Tallgrass prairie once covered most of the area. Revisit the native landscape preserved at the park.
Wheel Chair Accessible
Tallgrass prairies once covered more than a third of Missouri; today, less than one percent remains, much of it preserved at Prairie State Park. Visitors to the park see panoramic vistas of swaying grass and ever-changing wildflowers. They also may spot an elk or the park’s resident bison herd.
During any season, visitors can experience prairie life by hiking one of the park’s trails. Visitors can take a short hike or reserve the park’s backpacking camp and sleep under the vast prairie sky. With more than 150 bird species, some of which are rare and endangered, bird watching is a favorite activity. The trails also provide a great place for nature study, photography, and viewing wildflowers and wildlife. The park also has a picnic area and limited camping. Potable water is available on the south side of the shop building before you enter the camping and picnicking area.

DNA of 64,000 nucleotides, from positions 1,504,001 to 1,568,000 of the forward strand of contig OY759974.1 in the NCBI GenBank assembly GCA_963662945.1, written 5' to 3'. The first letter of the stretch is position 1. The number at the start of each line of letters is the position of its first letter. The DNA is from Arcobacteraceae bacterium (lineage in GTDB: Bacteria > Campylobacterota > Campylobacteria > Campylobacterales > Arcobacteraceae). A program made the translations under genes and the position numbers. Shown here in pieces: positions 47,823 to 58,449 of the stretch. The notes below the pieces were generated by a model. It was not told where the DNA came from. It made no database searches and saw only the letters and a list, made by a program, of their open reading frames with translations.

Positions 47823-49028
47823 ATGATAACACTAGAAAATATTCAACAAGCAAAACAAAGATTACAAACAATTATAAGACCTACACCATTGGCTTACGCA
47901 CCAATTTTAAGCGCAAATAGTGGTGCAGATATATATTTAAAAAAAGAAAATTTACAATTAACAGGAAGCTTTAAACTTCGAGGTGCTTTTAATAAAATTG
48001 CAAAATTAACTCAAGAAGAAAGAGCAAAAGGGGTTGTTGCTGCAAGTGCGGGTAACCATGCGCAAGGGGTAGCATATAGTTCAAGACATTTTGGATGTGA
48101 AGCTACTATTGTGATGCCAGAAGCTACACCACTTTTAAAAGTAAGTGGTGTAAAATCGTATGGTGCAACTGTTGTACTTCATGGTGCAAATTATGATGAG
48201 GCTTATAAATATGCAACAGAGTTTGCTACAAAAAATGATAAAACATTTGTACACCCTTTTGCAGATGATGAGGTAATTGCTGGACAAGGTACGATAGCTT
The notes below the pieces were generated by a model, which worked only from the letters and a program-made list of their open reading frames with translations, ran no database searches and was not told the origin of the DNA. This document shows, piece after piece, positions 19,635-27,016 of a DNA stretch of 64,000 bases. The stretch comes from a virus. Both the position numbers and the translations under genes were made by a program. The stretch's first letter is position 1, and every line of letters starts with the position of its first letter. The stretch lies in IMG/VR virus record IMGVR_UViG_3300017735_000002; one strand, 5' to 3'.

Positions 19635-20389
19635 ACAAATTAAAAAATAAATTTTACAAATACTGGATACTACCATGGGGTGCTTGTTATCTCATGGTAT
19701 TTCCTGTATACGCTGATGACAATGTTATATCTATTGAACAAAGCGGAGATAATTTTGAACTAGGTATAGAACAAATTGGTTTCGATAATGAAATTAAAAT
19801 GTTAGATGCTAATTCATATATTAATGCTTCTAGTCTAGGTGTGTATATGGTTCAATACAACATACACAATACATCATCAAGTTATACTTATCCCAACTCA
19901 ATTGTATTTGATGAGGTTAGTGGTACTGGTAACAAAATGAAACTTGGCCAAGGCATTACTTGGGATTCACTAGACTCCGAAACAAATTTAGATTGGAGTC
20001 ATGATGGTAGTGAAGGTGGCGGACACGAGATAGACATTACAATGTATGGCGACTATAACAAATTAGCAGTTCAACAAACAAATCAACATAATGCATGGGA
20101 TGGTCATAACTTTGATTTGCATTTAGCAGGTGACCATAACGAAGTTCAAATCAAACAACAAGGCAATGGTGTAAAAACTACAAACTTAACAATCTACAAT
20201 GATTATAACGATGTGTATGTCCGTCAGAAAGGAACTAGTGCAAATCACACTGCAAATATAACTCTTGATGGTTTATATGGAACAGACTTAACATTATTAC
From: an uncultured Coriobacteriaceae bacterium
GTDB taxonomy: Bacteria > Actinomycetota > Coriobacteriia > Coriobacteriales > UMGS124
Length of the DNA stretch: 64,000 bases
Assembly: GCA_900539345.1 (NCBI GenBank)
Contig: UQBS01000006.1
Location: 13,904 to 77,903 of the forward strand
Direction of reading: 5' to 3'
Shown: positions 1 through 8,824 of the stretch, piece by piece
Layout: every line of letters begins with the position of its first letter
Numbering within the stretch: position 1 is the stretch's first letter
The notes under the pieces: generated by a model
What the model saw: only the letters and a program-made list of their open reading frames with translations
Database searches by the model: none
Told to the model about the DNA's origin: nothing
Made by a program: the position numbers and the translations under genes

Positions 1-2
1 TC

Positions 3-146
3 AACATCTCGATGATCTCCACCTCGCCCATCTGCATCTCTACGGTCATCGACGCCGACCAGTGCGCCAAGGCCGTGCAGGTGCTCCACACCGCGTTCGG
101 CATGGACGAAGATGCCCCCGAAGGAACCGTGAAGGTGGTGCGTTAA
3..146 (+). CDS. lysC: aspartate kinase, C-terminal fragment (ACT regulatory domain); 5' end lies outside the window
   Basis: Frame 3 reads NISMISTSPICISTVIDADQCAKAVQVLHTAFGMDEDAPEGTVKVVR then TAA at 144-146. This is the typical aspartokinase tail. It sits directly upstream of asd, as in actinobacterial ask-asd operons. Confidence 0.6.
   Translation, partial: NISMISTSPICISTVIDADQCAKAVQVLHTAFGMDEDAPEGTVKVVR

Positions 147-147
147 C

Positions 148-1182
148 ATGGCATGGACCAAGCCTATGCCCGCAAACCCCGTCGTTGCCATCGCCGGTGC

The park’s Regal Tallgrass Prairie Nature Center features exhibits that interpret the tallgrass prairie, such as a diorama depicting the prairie from spring to fall, a bison exhibit and interactive activities. Park naturalists conduct programs that interpret prairie life and stress the importance of preserving this rare and sweeping historic landscape.
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